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Israeli Falafel

Even though it's been a while, I still remember the taste of the falafels I had on the corners of Tel Aviv and Jerusalem. They tasted very different than any falafel I've had here--somehow lighter, yet sharper and more flavorful. Can anyone recommend a place that makes "Israeli-style" falafels? (I've tried several kosher cafes and none of them come close.)

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  1. Azuri Cafe on 51st between 9th and 10th has incredible Israeli falafel.

    1 Reply
    1. re: binkis

      Second the rec of Azuri, which is easily my favorite falafel in manhattan. Two other excellent Israeli-style falafel places are Pick-A-Pita (38th btw 7th and 8th) and Taim (Waverly btw 11th and Perry). I'm addicted to the schawafel at the former, and the latter is almost as good as Azuri with a lot less attitude.

    2. Chickpea is Israeli (http://www.chickpearestaurant.com/ind...). I like their falafel, although I don't know if it is what you are looking for.

      1. What constitutes an Israeli falafel and how is it different from say a Lebanese falafel? I'm told that Egyptians sometimes make falafels out of fava beans as opposed to chickpeas, that's something I'd like to try.

        1. There's a long thread on the different kinds of Falafel if you search...

          But another candidate for Israeli Falafel (my personal favorite kind) is Murray's on 1st and 15th. Chowhounds never seem to mention it, but on both my visits it's been excellent, especially with the spicy green sauce.

          4 Replies
          1. re: Cackboy

            I would second Murray's. The best Falafel and Schwarma I've found to date. They also serve it (on request) with Amba, the pungent mango-based sauce served on sandwiches almost everywhere in Israel.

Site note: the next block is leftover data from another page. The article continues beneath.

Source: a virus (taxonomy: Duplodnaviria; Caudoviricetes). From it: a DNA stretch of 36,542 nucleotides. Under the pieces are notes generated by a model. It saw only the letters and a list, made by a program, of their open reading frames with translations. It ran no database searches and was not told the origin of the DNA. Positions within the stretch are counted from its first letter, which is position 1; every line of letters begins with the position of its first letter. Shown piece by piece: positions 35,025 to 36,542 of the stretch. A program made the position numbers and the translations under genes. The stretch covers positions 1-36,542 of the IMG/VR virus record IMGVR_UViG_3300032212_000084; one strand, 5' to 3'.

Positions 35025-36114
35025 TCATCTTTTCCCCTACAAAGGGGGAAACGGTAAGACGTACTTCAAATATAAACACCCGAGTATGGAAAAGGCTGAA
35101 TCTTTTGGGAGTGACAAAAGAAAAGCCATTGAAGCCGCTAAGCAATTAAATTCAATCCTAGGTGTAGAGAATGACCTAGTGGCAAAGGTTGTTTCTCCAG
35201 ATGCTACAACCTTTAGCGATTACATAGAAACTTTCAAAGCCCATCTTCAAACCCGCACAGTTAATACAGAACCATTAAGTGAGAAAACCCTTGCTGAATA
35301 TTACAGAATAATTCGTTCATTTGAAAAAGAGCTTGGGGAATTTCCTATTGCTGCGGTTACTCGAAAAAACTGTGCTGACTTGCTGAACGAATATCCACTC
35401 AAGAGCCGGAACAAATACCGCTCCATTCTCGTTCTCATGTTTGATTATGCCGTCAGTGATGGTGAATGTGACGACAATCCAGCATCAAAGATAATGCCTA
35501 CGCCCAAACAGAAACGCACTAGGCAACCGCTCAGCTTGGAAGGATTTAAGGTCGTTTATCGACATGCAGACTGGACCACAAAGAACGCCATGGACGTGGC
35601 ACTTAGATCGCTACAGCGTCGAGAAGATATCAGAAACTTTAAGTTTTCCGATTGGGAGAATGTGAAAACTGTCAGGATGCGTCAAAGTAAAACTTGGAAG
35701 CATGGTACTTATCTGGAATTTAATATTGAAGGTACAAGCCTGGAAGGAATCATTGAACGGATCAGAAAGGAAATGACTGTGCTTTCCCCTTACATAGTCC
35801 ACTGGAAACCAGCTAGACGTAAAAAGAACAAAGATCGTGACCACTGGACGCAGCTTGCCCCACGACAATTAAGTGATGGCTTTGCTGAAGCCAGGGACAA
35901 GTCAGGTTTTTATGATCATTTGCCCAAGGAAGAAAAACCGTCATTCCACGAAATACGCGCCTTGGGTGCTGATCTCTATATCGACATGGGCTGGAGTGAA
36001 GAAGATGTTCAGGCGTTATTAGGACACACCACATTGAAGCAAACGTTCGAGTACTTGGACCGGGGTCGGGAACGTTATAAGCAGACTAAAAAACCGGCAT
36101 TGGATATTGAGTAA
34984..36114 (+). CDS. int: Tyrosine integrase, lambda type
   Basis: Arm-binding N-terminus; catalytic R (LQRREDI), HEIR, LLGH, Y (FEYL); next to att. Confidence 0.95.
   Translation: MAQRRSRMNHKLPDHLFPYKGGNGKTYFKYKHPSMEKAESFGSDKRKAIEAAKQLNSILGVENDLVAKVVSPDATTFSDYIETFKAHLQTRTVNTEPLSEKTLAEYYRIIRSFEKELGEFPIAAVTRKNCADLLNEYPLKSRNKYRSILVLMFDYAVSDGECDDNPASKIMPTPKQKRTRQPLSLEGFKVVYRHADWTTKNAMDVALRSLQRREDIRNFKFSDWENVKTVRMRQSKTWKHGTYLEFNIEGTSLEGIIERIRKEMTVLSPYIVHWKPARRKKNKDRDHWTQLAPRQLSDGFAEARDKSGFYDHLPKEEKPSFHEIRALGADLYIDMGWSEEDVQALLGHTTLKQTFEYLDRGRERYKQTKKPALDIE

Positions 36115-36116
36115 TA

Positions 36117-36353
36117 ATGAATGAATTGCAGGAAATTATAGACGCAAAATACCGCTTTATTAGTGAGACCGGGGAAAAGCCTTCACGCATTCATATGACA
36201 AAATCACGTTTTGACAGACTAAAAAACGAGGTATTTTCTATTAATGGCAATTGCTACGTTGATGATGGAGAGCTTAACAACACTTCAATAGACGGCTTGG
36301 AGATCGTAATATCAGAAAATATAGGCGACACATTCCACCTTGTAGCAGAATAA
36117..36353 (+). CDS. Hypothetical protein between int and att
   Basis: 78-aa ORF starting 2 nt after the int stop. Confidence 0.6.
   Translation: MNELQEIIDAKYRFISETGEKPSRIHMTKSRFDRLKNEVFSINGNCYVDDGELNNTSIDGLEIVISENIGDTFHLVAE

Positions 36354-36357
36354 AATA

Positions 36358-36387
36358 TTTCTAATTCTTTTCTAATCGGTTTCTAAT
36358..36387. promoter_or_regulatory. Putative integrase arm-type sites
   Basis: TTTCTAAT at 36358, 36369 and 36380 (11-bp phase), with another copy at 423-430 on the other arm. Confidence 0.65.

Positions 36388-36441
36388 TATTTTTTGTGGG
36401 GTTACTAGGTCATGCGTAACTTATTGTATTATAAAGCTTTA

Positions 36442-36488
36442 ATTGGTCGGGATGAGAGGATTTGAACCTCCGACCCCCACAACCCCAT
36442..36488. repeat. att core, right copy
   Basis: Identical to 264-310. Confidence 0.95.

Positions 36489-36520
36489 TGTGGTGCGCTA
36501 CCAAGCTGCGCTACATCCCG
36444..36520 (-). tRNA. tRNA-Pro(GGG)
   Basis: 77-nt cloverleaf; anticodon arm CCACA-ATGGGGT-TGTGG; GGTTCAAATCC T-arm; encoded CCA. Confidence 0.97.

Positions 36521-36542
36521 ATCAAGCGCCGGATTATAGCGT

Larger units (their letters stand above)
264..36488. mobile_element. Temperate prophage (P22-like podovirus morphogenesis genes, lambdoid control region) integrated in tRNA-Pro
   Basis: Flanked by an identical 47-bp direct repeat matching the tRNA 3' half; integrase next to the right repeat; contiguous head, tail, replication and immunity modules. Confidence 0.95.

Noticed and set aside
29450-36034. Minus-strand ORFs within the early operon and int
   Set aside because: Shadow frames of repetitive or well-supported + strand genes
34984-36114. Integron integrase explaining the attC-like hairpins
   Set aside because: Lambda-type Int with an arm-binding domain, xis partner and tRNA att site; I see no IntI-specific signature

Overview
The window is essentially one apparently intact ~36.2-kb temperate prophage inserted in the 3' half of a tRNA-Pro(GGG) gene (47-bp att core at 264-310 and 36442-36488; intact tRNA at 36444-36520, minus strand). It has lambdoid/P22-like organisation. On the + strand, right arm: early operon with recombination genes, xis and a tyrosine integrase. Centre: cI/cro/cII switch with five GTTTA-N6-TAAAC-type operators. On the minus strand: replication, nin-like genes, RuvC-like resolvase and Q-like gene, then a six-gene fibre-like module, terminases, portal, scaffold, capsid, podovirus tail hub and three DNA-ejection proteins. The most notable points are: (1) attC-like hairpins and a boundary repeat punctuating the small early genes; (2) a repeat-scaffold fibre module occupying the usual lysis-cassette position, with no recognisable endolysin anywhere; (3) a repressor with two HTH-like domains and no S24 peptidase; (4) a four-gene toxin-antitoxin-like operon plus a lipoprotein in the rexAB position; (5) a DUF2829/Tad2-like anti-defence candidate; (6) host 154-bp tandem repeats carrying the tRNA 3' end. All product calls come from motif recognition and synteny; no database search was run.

1. re: keith

              Funny, I was quite underwhelmed by their shawarma when I tried it back in January or December.

              1. re: Pan

                Interesting. What was it that you weren't fond of? Granted, it's very different from an Arab Shwarma, but I think it holds up nicely against the versions you find in Israel, especially if authentically topped with some Israeli Salad, Tahini, Hot Sauce and Amba.

                1. re: keith

                  I found it somewhat dry and tasteless - underspiced, I think. It's hard to remember distinctly because I didn't find it memorable. Maybe I should give it another shot. My standby is Chickpea, because it's closest to me. I didn't like the amba there too much but add tahini and hot sauce to my chicken shawarma or Chickplant sandwich.

          2. I found that long post, most of it was unhelpful, except for the fact that it contained this link:

            1. I recently tasted the falafel at Rectangles on the upper east side, and I must say they were great...nice and spicy with parsley in the batter. Crispy too...In fact, I'm going to have to revisit soon...

              4 Replies
              1. re: Schveinhund

                rectangles is a great restaurant. the food is really really good.

                1. re: Schveinhund

                  I liked the rectangles in the east village, but never had falafel there.
                  I went to Azuri and Rainbow over the last couple of days.